Mozambique: Thousands of Mozambicans Return From South Africa

Maputo — The Mozambican immigration service (SENAMI) has confirmed that South Africa closed the main border post between the two countries, at Ressano Garcia, to passenger traffic, as from midnight on Thursday, as part of the lockdown imposed by the government of Cyril Ramaphosa, in response to the pandemic of the respiratory disease Covid-19.
“South Africa is a sovereign country and can take the measures it deems convenient for its security”, said SENAMI spokesperson Celestino Matsinhe, at a Maputo press conference on Thursday. “We followed the announcement that the border would be closed as from midnight today, and we are on the ground to receive all Mozambican citizens who are returning to Mozambique because of this closure”.
Mozambicans were pouring over the border – particularly because the mines where many of them work have closed in obedience to the lockdown. Rather than stay in the bleak surrounds of a miners’ compound, the Mozambican mineworkers have opted to return to Mozambique where they will sit out the lockdown for the next three weeks. As many as 23,000 Mozambicans may have crossed the border at Ressano Garcia.
Matsinhe said safety measures were taken before the Mozambicans crossed the border. They were obliged to wash heir hands and were screened by a health brigade. The screening focuses on temperature – since a fever is one of the main symptoms of Covid-19. Some of the returning Mozambicans objected to the screening – but Matsinhe said that only those who had passed through the screening were allowed to enter Mozambique.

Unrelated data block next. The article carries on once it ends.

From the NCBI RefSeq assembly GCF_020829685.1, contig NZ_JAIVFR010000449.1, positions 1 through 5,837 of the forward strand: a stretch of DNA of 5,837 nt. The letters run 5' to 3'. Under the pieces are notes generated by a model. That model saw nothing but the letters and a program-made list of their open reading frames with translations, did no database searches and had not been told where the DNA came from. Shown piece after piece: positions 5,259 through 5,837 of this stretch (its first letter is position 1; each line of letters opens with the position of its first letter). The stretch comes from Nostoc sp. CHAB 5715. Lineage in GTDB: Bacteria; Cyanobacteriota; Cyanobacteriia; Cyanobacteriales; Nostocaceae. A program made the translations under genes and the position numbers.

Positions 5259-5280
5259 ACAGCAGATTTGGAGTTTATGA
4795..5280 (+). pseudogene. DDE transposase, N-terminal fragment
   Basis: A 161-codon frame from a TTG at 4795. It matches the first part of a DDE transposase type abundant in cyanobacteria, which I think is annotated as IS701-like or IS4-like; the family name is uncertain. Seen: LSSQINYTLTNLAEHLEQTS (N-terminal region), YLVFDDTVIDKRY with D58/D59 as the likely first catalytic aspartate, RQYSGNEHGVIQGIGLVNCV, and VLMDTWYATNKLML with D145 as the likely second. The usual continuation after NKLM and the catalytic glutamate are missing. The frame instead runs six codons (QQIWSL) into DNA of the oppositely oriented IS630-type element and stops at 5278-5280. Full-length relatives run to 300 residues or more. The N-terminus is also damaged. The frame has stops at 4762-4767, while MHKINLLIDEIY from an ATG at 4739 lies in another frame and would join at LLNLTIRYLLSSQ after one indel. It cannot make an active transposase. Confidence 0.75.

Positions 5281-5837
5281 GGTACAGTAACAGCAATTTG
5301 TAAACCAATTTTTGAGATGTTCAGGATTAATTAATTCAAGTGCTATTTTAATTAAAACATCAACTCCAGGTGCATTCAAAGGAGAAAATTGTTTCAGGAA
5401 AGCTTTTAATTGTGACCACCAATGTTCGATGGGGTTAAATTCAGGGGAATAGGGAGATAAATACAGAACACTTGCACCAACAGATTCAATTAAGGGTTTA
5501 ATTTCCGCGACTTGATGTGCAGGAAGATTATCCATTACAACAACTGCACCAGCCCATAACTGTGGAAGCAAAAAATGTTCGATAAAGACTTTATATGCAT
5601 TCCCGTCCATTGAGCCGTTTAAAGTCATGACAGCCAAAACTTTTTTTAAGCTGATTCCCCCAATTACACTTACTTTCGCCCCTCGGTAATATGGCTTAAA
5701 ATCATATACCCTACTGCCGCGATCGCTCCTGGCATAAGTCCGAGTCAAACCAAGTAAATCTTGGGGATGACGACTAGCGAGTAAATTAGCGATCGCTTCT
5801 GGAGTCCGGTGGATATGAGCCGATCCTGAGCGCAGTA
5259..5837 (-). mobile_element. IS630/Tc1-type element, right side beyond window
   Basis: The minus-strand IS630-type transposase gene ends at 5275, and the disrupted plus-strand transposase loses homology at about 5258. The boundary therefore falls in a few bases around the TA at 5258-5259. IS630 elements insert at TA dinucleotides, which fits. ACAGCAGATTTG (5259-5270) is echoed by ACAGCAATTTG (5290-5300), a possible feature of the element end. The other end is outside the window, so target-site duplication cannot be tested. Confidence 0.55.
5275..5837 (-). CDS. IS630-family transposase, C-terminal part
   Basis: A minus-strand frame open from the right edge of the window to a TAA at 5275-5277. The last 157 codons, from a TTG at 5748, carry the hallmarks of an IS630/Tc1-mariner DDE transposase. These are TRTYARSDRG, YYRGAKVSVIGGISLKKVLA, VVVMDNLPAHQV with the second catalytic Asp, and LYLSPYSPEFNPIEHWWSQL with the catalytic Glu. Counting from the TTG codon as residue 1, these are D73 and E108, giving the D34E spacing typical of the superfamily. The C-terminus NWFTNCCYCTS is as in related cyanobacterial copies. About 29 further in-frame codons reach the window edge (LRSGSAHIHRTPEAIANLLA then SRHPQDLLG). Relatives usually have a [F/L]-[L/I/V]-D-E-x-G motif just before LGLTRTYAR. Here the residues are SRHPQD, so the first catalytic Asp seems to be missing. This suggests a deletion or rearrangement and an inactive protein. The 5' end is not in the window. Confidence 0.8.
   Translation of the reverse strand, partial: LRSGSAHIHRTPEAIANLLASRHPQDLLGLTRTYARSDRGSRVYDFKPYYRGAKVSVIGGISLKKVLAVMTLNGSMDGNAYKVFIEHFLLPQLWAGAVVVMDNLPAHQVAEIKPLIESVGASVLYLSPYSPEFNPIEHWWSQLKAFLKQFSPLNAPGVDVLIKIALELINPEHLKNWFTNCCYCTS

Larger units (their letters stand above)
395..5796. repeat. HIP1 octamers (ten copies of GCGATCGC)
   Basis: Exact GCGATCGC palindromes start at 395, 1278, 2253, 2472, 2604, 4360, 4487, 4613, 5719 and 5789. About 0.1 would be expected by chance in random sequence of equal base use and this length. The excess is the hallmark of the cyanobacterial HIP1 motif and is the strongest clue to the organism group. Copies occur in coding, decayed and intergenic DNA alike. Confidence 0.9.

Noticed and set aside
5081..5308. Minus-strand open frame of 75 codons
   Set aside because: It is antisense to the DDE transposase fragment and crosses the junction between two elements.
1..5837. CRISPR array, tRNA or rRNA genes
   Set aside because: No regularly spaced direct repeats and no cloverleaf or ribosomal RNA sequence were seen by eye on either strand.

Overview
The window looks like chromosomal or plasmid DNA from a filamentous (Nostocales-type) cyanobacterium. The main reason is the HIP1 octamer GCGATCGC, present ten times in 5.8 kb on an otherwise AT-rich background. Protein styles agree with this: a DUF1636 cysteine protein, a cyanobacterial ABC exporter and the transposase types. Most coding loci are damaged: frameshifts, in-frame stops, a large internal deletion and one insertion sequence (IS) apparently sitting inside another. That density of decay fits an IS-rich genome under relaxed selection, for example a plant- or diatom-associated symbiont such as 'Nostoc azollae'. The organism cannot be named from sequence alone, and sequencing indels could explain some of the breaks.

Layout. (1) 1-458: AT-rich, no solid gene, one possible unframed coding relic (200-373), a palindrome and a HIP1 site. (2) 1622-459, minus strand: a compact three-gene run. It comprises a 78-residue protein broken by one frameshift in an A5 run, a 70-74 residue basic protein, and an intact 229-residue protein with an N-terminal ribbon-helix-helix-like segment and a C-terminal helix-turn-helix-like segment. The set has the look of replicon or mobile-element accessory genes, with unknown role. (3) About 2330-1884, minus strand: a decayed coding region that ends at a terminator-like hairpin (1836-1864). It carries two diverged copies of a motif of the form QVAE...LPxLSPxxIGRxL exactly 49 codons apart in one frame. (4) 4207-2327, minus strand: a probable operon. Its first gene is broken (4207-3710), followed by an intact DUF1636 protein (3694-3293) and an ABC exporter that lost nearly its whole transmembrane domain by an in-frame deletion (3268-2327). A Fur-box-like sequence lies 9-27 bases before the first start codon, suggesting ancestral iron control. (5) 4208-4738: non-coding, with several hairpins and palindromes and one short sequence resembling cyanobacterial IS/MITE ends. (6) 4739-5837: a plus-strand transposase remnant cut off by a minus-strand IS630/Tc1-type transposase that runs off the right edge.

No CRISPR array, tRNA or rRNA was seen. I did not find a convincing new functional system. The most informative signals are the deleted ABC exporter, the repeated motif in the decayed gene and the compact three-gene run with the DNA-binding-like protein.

Matsinhe was not sure whether the South Africans would allow goods traffic to continue to cross the border, “but experience shows us that trucks carrying merchandise are given special treatment”. This was the case, for instance, with Zimbabwe, where truck-drivers were exempted from the ban on cross-border movement.
But not all traders use trucks, and Ramos Marrengula, chairperson of the Association of Informal Workers (ASSOTSI) told AIM he was concerned that, if his members could not go freely across the border, “there will be a shortage of basic goods on the Mozambican market”. Much of the food consumed in southern Mozambique (including meat, cooking oil, potatoes, onions and tomatoes) is imported from South Africa.
Also in response to the lockdown, Mozambique Airlines (LAM) is temporarily suspending its flights between Maputo and Johannesburg. The last LAM flight between the two cities took place on Thursday afternoon.
A LAM spokesperson told AIM the company had not yet calculated the potential financial losses, or how many passengers would be affected. LAM flights to Johannesburg usually carry between 50 and 70 passengers.
LAM is continuing to fly its other two international routes, to Dar es Salaam, and to Nairobi.

Source: Agencia de Informacao de Mocambique